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I accidentally deleted a user account, and need to recreate it with the same SID. I've created a new user account with the same name, but how do I edit the objectSid attribute? ADSIEDIT errors with "Access to the attribute is not permitted because the attribute is owned by the Security Accounts Manager (SAM)". Any other methods?

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I'm giving rep to this question because even though it's something you can't do and shouldn't try, it's a good one and an important point to highlight. :) –  Darth Melkor Aug 13 '09 at 13:15

3 Answers 3

up vote 6 down vote accepted

You can't. You have to do an authoritative restore of the user account in order to get a user back. Have a look at this Technet article.

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Got there before me! –  Darth Melkor Aug 13 '09 at 13:07
    
Thanks, I will try this instead. Do you know of any way to perform this without rebooting the DC? –  Bob Robertson Aug 13 '09 at 13:10
    
Please ignore last comment. I found a way to reboot remotely into DS REPAIR mode so it's ok. –  Bob Robertson Aug 13 '09 at 13:14

I know this question has been answered, but for the future you may also look at the tools out there like Quest's Recovery Manager for Active Directory. If you have a system state backup it can recover the object without a reboot of the DC. They've been known to work with folks in a situation like yours to try and get you up and running in hopes of getting a sale. Better, though, is to already have it licensed and in place in case there's a major issue, like someone deleting an OU or something drastic like that.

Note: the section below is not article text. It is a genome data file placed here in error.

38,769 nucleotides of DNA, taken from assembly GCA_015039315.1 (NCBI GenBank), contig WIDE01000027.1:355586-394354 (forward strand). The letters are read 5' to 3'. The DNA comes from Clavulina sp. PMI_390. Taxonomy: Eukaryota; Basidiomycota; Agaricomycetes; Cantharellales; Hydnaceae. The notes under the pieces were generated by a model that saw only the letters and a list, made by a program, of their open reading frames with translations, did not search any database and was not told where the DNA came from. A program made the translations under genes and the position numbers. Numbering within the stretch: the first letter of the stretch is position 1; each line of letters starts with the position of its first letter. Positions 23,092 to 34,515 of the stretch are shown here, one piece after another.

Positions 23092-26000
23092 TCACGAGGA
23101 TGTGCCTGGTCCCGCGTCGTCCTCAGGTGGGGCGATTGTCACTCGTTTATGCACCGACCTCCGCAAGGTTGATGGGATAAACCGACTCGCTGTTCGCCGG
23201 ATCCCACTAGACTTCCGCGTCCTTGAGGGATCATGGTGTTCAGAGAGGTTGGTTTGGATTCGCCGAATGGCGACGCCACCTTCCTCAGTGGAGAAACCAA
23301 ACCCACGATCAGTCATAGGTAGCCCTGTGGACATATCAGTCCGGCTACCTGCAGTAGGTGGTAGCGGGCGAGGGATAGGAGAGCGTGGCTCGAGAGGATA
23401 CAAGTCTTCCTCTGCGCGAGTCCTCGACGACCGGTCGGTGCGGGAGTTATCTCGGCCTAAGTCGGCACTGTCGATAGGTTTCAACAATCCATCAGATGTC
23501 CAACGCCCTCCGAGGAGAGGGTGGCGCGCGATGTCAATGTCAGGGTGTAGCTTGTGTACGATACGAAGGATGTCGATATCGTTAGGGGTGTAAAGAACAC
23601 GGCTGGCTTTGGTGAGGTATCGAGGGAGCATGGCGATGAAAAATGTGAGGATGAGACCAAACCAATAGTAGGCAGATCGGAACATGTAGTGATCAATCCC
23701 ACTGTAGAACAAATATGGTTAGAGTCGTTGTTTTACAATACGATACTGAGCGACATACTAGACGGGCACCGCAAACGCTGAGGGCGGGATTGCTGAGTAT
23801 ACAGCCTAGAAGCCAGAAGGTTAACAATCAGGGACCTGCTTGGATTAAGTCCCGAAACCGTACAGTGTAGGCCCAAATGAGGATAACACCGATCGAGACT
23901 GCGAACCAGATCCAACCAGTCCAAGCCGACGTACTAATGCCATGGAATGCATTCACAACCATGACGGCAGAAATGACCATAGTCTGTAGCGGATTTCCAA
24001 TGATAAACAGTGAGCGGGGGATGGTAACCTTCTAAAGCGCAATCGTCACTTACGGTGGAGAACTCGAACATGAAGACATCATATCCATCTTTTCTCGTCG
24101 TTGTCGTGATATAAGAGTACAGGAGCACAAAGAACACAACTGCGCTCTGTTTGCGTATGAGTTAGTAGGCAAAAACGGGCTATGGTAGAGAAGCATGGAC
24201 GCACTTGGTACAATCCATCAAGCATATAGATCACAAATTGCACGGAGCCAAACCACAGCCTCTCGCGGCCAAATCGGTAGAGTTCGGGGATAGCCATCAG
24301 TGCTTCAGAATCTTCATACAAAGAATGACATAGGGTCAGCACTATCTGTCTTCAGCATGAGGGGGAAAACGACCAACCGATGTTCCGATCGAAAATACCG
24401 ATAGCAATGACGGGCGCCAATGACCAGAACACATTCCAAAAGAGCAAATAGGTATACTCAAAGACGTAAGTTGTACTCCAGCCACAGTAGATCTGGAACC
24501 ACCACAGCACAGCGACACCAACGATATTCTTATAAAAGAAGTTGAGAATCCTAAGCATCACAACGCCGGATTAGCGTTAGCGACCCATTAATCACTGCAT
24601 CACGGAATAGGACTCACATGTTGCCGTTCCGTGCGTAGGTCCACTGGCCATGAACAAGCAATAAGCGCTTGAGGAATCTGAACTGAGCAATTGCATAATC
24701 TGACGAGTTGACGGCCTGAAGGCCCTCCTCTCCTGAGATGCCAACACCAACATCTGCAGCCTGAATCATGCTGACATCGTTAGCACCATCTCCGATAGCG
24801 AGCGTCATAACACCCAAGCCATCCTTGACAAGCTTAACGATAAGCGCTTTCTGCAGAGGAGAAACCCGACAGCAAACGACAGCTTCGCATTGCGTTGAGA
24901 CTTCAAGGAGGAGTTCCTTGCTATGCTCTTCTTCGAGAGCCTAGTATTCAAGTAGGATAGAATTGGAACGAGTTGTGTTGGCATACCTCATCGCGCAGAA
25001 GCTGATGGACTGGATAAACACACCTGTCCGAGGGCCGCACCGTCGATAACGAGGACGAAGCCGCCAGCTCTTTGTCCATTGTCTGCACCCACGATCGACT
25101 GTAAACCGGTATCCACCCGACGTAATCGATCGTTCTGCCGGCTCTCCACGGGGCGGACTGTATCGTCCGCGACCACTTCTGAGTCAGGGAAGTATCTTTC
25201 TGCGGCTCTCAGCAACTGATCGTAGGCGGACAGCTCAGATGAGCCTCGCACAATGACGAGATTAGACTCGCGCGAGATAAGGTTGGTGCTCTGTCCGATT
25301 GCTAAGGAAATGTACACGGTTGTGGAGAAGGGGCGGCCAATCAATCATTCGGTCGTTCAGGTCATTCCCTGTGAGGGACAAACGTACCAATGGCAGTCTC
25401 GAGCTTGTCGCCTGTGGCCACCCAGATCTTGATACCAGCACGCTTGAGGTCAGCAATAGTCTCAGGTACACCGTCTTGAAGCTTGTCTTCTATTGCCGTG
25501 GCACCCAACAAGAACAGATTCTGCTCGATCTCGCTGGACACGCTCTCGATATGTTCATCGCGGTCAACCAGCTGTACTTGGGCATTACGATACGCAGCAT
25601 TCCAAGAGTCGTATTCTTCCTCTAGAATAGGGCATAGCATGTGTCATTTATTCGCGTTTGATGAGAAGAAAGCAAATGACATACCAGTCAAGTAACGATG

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+1, good suggestion. Also investigate if your standard backup software can do granular AD restores. –  Darth Melkor Aug 13 '09 at 16:30
    
+1 here also. I'll attest to Quest's excellent pre-sale support. I use their LiteSpeed product for SQL Server backups and my rep has bent over backward for me prior to receiving our PO. –  squillman Aug 14 '09 at 11:47

The answer I'm afraid is "you don't". A good writeup of what SIDs are, what they're used for and how they work is here: http://technet.microsoft.com/en-us/library/cc961998.aspx which should make the reasons why obvious.

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